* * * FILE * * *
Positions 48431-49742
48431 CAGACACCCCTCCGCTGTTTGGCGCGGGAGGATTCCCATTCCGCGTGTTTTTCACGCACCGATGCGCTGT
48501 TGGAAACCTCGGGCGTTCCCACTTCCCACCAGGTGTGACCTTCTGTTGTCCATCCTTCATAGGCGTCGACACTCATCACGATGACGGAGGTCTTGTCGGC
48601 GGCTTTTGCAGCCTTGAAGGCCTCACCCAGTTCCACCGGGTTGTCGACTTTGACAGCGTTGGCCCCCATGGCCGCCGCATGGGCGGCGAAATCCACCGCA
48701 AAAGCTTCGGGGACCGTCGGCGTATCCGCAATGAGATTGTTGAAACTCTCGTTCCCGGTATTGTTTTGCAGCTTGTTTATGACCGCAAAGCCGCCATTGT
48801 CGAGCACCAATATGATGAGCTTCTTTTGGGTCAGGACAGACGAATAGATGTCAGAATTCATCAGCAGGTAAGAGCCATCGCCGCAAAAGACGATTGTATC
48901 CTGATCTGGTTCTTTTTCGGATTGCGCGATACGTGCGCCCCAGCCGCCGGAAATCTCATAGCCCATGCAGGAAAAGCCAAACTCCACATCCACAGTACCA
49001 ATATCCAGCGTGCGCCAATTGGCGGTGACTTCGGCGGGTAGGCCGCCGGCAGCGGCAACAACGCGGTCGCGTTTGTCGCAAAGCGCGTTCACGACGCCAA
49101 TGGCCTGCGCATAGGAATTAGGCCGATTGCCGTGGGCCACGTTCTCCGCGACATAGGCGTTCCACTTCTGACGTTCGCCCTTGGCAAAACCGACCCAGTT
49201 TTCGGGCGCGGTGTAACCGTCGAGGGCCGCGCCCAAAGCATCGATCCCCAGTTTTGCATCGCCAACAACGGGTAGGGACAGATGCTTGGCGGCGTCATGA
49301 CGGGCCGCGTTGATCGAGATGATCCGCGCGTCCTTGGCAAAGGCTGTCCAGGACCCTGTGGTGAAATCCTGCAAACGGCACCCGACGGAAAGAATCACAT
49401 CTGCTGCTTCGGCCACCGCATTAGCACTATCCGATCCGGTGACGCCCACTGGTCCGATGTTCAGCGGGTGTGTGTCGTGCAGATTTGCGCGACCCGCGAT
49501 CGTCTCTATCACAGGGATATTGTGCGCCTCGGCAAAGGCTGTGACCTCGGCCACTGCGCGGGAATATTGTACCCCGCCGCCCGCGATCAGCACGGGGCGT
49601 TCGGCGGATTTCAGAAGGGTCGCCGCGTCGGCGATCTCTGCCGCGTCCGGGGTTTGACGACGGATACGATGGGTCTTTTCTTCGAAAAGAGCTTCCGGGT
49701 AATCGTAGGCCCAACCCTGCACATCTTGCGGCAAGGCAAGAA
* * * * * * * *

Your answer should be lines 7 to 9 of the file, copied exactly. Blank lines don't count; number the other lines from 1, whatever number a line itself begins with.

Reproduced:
48901 CTGATCTGGTTCTTTTTCGGATTGCGCGATACGTGCGCCCCAGCCGCCGGAAATCTCATAGCCCATGCAGGAAAAGCCAAACTCCACATCCACAGTACCA
49001 ATATCCAGCGTGCGCCAATTGGCGGTGACTTCGGCGGGTAGGCCGCCGGCAGCGGCAACAACGCGGTCGCGTTTGTCGCAAAGCGCGTTCACGACGCCAA
49101 TGGCCTGCGCATAGGAATTAGGCCGATTGCCGTGGGCCACGTTCTCCGCGACATAGGCGTTCCACTTCTGACGTTCGCCCTTGGCAAAACCGACCCAGTT